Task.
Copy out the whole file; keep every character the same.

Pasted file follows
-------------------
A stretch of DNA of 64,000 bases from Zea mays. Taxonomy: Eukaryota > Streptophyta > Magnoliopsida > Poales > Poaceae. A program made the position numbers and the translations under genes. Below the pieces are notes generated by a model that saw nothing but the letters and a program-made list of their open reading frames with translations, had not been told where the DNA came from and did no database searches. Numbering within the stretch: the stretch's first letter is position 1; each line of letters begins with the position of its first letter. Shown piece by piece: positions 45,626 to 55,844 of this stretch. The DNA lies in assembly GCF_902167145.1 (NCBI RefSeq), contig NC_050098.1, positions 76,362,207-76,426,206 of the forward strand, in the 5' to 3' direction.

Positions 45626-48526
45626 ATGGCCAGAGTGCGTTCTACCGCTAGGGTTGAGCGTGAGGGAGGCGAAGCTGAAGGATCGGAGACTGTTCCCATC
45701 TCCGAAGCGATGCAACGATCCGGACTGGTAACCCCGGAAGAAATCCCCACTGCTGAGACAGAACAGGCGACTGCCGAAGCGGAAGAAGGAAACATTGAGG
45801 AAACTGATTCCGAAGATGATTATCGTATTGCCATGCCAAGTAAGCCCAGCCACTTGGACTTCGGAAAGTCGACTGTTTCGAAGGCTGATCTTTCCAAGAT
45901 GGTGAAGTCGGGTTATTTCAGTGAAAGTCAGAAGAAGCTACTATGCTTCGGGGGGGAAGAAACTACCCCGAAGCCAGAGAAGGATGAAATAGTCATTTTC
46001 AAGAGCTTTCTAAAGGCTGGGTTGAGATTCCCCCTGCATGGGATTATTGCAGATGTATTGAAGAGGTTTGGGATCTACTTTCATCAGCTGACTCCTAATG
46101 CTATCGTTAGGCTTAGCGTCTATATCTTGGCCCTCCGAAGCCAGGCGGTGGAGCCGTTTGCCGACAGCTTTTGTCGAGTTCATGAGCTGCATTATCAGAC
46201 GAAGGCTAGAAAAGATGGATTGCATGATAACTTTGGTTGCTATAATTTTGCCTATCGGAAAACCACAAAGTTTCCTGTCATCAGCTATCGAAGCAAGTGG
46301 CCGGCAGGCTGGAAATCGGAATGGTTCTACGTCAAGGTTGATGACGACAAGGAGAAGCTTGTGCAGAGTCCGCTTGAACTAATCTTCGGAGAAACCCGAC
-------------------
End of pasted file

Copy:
A stretch of DNA of 64,000 bases from Zea mays. Taxonomy: Eukaryota > Streptophyta > Magnoliopsida > Poales > Poaceae. A program made the position numbers and the translations under genes. Below the pieces are notes generated by a model that saw nothing but the letters and a program-made list of their open reading frames with translations, had not been told where the DNA came from and did no database searches. Numbering within the stretch: the stretch's first letter is position 1; each line of letters begins with the position of its first letter. Shown piece by piece: positions 45,626 to 55,844 of this stretch. The DNA lies in assembly GCF_902167145.1 (NCBI RefSeq), contig NC_050098.1, positions 76,362,207-76,426,206 of the forward strand, in the 5' to 3' direction.

Positions 45626-48526
45626 ATGGCCAGAGTGCGTTCTACCGCTAGGGTTGAGCGTGAGGGAGGCGAAGCTGAAGGATCGGAGACTGTTCCCATC
45701 TCCGAAGCGATGCAACGATCCGGACTGGTAACCCCGGAAGAAATCCCCACTGCTGAGACAGAACAGGCGACTGCCGAAGCGGAAGAAGGAAACATTGAGG
45801 AAACTGATTCCGAAGATGATTATCGTATTGCCATGCCAAGTAAGCCCAGCCACTTGGACTTCGGAAAGTCGACTGTTTCGAAGGCTGATCTTTCCAAGAT
45901 GGTGAAGTCGGGTTATTTCAGTGAAAGTCAGAAGAAGCTACTATGCTTCGGGGGGGAAGAAACTACCCCGAAGCCAGAGAAGGATGAAATAGTCATTTTC
46001 AAGAGCTTTCTAAAGGCTGGGTTGAGATTCCCCCTGCATGGGATTATTGCAGATGTATTGAAGAGGTTTGGGATCTACTTTCATCAGCTGACTCCTAATG
46101 CTATCGTTAGGCTTAGCGTCTATATCTTGGCCCTCCGAAGCCAGGCGGTGGAGCCGTTTGCCGACAGCTTTTGTCGAGTTCATGAGCTGCATTATCAGAC
46201 GAAGGCTAGAAAAGATGGATTGCATGATAACTTTGGTTGCTATAATTTTGCCTATCGGAAAACCACAAAGTTTCCTGTCATCAGCTATCGAAGCAAGTGG
46301 CCGGCAGGCTGGAAATCGGAATGGTTCTACGTCAAGGTTGATGACGACAAGGAGAAGCTTGTGCAGAGTCCGCTTGAACTAATCTTCGGAGAAACCCGAC